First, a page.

Rubin cannot decide which type of political pundit he is. When he talks about his “liberal cred,” he wants to be a disaffected Democrat. When he tells people that he is a “classical liberal,” he wants to be an enlightened centrist who cannot be classified with most political labels. And when he is offered speaking engagements by conservative organizations, he acts like an apostate from the left who, because he was once a progressive, understands better than most why progressivism must be defeated. Rubin is definitely gravitating toward the last of these three personalities. He denies that he is a “secret conservative,” but it is hard not to notice his rightward leanings in the video “Why I Left the Left,” which Rubin starred in and which was released on YouTube by Dennis Prager, a conservative author and radio host.
The purpose of every single video of Dennis Prager’s is to convince viewers of the truth of a specific right-wing idea. According to these videos, fascism is a left-wing ideology, the alt-right is just as racist as the modern left, murder is not wrong if God does not exist and the United States military actually won the Vietnam War. If Dave Rubin really were a liberal, he would not go out of his way to lend credence to the historical inaccuracy and demagoguery that characterize Dennis Prager’s videos.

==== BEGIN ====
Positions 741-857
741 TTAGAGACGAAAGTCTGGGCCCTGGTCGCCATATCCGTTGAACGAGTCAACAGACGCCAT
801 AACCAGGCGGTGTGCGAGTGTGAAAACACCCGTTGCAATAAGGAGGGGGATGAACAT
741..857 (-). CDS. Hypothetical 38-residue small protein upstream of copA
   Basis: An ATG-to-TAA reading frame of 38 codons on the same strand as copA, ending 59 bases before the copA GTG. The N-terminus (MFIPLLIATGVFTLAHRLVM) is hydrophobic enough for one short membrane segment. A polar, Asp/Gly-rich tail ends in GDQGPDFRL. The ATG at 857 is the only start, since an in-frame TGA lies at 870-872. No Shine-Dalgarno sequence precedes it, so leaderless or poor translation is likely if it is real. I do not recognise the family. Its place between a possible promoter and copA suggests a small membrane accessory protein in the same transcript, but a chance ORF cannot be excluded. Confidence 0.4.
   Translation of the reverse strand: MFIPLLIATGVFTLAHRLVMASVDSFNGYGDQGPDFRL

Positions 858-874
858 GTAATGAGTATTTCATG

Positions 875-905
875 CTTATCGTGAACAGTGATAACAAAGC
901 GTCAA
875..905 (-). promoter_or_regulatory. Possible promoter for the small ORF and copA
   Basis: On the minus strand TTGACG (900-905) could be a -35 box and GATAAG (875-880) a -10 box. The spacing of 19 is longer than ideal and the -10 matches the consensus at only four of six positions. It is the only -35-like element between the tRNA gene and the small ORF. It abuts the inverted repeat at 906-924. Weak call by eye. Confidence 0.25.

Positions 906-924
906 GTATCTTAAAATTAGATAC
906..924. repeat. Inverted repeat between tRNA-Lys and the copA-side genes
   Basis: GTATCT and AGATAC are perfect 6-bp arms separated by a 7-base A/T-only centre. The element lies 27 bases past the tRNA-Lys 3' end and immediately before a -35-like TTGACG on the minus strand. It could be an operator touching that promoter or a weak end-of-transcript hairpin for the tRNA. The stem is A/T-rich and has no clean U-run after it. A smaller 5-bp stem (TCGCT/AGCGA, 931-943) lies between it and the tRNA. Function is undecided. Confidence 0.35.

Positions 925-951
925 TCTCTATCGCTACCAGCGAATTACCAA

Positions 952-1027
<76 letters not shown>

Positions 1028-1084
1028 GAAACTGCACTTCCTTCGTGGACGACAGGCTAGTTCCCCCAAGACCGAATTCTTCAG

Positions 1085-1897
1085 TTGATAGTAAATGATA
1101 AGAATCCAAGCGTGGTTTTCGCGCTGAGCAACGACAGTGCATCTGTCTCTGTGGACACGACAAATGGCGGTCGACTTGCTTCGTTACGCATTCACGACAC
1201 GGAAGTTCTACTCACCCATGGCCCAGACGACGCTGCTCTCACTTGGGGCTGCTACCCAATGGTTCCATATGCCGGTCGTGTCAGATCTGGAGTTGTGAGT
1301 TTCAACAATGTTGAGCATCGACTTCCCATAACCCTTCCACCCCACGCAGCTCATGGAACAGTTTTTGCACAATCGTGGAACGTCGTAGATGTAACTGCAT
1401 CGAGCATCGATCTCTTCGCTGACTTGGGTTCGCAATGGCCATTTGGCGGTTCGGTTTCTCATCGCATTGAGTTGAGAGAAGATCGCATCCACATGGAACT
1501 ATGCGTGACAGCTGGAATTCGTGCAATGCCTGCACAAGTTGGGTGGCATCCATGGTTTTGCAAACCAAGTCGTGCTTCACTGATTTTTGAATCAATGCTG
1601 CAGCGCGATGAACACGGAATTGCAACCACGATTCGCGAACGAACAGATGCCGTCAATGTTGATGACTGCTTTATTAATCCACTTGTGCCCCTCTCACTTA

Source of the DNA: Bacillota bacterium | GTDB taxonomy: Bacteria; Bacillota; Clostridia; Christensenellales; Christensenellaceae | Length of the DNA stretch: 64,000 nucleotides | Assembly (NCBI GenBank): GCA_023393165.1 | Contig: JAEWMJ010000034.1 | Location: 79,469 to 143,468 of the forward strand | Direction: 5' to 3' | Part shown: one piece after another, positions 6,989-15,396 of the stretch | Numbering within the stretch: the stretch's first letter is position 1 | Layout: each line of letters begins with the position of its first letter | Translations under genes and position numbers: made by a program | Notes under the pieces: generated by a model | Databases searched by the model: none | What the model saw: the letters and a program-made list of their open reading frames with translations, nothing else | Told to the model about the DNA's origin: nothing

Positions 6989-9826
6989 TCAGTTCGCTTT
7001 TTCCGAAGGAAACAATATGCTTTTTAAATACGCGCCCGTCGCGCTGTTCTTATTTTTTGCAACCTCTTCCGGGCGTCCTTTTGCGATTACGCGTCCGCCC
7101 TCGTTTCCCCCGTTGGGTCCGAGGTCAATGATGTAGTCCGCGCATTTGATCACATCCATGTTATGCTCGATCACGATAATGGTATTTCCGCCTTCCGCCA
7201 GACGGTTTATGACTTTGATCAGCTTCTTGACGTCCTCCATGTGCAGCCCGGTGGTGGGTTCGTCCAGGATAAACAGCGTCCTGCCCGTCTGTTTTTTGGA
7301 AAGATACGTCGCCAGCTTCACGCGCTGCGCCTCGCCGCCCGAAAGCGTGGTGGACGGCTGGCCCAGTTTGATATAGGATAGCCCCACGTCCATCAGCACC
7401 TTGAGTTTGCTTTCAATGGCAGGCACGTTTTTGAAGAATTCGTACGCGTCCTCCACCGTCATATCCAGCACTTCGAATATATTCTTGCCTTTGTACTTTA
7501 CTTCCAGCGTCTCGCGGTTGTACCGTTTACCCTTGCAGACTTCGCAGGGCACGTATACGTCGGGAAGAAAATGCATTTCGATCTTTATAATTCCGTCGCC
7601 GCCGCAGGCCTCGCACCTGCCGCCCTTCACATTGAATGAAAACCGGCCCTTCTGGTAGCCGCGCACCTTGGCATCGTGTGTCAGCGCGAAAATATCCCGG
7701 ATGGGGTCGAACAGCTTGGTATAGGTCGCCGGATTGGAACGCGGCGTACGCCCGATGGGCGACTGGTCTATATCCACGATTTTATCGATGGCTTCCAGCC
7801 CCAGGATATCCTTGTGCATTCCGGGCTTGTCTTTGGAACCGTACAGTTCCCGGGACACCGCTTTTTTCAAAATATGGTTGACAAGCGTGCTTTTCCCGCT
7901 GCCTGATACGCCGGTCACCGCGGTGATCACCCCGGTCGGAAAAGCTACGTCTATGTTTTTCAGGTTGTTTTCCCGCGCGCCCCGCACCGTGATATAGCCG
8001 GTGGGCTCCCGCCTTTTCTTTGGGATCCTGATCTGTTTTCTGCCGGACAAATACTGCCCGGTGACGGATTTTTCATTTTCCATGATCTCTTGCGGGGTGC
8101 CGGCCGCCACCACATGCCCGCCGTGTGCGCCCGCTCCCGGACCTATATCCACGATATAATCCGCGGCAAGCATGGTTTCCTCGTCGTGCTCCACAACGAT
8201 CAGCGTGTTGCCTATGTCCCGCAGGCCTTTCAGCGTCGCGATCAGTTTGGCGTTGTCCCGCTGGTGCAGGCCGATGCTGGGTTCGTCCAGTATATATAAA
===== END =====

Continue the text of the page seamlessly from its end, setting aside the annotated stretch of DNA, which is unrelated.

One must also consider Rubin’s involvement with Turning Point USA, a non-profit organization whose mission is to promote the growth of conservative ideas in high schools and on college campuses. In April 2017, Rubin was one of three panelists who appeared at a University of Arizona event hosted by TPUSA and in December, Rubin gave a 30-minute speech at TPUSA’s annual Student Action Summit in West Palm Beach. Unsurprisingly, there are allegations that Turning Point USA is not the most scrupulous political cooperative. A piece in the New Yorker claimed that TPUSA “skirted campaign-finance laws that bar charitable organizations from participating in political activity” by “funneling money into student elections in violation of the spending caps and transparency requirements set by those schools.”
So, TPUSA ostensibly believes in pluralism, but actually stuffs the coffers of right-wing candidates for positions in student government at American universities. Working with TPUSA reveals what Dave Rubin intends to accomplish as a political commentator and none of his goals are particularly liberal. But what else can be expected from a man who was named one of Breitbart’s top-six LGBT icons of 2017?